Brent crude fell below $55 a barrel again today after Kuwaiti oil minister said this morning that the OPEC oil cartel is forced to keep production levels high. The statement came after reports of American oversupply were not fully reflected in the market on Wednesday.
Ali al-Omair said the slump in the price of oil would affect Kuwait’s revenues for the year. “Within OPEC we don’t have any other choice than keeping the ceiling of production as it is because we don’t want to lose our share in the market. If there is any type of arrangement with (countries) outside OPEC, we will be very happy,” said the oil minister to reporters, according to Reuters.
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Yesterday, the U.S. Energy Information Administration (EIA) had revealed that America’s oil reserves reached a new record after surging for the 10th consecutive week. American stockpiles increased by 2.1% (9.6 million) to 458.5 million barrels last week, the EIA reported.
Before the report energy analysts had only expected an increase of 4.4 million barrels, less than half the actual figure. The amount of oil the U.S. is producing also increased for the sixth consecutive week, to a capacity of 9.42 million barrels a day. These surprises show that despite the hype around the U.S fracking boom, the real capability of the American energy industry is yet to be taken fully into account by the market.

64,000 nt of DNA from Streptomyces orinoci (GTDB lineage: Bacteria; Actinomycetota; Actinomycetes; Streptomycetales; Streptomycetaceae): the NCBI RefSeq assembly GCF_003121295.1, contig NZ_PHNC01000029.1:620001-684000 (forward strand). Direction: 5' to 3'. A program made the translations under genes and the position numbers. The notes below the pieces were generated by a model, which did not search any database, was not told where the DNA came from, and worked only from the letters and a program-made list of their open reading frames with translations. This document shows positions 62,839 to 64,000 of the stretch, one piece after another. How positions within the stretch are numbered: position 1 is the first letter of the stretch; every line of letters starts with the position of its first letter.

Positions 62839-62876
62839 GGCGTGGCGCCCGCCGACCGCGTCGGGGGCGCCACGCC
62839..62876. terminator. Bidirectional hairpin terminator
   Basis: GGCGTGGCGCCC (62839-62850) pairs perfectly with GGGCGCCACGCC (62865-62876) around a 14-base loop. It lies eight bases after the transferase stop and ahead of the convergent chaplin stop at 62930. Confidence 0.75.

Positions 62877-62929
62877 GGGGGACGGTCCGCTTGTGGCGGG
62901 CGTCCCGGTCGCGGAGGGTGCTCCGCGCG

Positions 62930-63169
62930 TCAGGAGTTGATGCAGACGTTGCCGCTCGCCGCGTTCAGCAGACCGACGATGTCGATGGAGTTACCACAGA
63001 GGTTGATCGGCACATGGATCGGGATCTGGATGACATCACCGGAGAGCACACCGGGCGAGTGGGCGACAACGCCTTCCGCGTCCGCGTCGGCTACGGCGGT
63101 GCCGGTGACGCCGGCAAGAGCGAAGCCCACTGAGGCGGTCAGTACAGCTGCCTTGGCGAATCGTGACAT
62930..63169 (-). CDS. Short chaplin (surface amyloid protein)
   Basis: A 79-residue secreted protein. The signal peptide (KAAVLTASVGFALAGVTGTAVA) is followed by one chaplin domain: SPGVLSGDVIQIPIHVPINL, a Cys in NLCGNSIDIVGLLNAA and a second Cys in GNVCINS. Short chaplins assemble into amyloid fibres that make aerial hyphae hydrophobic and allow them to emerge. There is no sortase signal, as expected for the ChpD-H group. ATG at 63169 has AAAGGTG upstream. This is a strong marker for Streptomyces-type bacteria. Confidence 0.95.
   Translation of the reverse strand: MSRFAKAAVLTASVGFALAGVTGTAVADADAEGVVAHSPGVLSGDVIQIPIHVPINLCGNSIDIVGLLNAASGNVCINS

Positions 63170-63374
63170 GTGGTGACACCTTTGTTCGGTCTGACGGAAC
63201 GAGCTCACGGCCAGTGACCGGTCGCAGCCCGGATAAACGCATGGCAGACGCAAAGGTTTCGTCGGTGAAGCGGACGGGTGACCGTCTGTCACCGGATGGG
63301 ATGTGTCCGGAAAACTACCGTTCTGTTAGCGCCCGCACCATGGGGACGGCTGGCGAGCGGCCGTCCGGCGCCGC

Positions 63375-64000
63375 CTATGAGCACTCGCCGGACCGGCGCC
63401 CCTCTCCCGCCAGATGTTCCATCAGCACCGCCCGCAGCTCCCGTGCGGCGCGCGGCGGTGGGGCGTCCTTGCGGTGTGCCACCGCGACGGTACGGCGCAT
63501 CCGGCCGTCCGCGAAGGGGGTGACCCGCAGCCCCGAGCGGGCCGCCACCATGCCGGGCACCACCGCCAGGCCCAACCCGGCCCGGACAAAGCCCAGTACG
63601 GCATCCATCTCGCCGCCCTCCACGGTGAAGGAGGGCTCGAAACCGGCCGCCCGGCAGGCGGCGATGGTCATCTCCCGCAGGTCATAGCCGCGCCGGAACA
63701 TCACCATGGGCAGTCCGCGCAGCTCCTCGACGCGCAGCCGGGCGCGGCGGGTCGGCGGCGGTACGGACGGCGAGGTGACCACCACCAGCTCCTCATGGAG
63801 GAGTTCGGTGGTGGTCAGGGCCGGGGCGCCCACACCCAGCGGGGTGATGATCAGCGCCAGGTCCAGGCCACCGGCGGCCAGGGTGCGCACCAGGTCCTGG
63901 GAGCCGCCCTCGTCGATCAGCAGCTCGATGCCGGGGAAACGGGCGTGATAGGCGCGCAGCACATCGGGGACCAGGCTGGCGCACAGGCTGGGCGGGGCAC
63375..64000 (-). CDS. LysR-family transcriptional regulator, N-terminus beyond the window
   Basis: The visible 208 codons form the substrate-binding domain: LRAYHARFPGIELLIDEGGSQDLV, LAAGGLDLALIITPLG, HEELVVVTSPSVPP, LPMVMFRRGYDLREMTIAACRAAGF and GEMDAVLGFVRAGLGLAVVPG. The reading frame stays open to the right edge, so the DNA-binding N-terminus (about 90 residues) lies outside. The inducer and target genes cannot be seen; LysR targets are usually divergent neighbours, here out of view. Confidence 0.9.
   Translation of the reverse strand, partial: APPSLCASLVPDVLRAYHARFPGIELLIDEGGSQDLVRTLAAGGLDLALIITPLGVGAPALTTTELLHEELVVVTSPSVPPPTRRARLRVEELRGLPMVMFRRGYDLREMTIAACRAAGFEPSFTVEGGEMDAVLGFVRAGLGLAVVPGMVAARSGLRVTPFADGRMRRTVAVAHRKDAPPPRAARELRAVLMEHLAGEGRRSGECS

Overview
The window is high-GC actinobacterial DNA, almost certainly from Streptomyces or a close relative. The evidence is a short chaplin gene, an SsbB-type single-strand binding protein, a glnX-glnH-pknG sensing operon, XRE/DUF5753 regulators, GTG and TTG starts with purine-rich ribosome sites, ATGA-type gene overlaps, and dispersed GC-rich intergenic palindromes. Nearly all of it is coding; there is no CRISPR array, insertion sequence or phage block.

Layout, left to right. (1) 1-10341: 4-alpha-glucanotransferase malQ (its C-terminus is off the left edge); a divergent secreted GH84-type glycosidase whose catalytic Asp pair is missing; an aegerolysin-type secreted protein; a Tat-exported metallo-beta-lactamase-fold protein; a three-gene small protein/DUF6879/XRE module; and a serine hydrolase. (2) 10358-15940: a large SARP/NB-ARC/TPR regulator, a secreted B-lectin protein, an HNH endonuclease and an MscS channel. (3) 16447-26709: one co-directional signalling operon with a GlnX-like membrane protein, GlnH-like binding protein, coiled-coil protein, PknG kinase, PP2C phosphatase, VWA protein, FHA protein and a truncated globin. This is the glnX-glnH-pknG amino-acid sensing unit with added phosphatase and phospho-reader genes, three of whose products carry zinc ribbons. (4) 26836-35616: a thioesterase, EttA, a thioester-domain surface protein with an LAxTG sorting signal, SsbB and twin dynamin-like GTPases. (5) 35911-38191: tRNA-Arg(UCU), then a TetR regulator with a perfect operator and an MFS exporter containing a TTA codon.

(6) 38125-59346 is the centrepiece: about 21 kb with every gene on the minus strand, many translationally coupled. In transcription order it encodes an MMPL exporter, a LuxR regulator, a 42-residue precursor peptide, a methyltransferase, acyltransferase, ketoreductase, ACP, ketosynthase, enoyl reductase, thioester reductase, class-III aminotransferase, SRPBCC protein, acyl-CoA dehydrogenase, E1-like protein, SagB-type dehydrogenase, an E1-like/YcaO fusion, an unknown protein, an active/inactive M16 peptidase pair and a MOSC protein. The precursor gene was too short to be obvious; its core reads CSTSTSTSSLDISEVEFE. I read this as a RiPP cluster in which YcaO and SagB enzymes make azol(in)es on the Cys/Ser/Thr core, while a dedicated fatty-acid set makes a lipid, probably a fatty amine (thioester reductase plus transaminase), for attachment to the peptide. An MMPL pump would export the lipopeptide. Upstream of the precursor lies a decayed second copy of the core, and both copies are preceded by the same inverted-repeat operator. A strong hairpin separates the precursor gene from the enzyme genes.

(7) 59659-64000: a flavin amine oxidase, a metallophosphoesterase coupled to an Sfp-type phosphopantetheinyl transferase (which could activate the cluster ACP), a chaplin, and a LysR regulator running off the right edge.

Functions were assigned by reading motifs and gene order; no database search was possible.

Adding further downward pressure on the price of oil are talks of a nuclear deal between major oil producer Iran and Western powers. An expected deal on Iran’s nuclear programme would lead to trade sanctions on Iran being lifted, adding an extra 1 million barrels of oil supply to the global market. This despite that on the outskirts of the nuclear talks in Switzerland today, a European negotiator said the P5+1 major powers and Iran remained far apart.